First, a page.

1) explain what is meant by the term ‘dementia’

Dementia is a form of memory loss and difficulties with thinking, problem-solving or language. Dementia is caused when a disease such as Alzheimers disease damages the brain or a series of strokes and it is possible to have more than one type of dementia at the same time. Vascular dementia is the most common after Altzheimers, and dementia with lewy bodies is the 3rd most common which effects 15% of people with dementia and effects over 100,000 people in the UK.
1.2a) describe the key functions of the brain that are affected by dementia.

The key functions of the brain that are affected by dementia are the Frontal lobe (decision making, emotions and problem solving), The Parietal loble (putting things in order and spatial awareness), The Temporal lobe (hearing, our vision, our learning and memory), The Occipital lobe (processing information relating to vision), The Hippocampus (organizing emotions, storing emotions and memory forming) and the Cerebrum lobe (senses and movement, consciousness, attention, thought, attention and memory).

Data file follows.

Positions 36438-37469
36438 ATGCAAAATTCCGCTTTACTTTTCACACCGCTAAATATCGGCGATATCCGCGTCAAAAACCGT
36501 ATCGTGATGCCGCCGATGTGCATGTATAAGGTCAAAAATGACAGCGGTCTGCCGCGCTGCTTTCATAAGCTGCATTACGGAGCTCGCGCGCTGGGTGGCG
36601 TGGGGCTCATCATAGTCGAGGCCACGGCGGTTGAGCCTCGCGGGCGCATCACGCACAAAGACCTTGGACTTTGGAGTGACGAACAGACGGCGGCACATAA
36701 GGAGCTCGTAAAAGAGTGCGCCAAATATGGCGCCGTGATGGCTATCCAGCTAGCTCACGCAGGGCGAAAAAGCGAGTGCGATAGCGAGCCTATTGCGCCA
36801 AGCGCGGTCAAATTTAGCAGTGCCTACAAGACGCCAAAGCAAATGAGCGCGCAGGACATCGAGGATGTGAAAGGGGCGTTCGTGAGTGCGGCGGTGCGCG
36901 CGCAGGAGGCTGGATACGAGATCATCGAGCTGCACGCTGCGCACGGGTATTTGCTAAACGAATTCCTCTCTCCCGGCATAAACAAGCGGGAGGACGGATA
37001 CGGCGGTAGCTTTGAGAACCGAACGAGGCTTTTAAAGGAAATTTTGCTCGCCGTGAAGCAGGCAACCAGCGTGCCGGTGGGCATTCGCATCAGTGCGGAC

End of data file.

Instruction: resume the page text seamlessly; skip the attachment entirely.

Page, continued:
1.3) explain why depression, delirium and age-related memory impairment may be mistaken for dementia

It is because they share the same symptoms as dementia, depression can cause symptoms such as changes in appetite, fatigue, difficulty concentrating, slowed speech and slowed responses, hallucinations and irritability. Delirium can cause symptoms such as being withdrawn and easily distracted by things that aren’t that importat, difficulty speaking or repeating words, poor memory, poor cognitive impairment, behaviour changes, disorientation, difficulty reading or writing and difficulty understanding speech. Age related memory impairment can cause symptoms such as becoming easily distracted, forgetting names of relatives, forgetting where you left things, walking into a room and forgetting why you entered and not being able to retrieve information that you’ve just thought...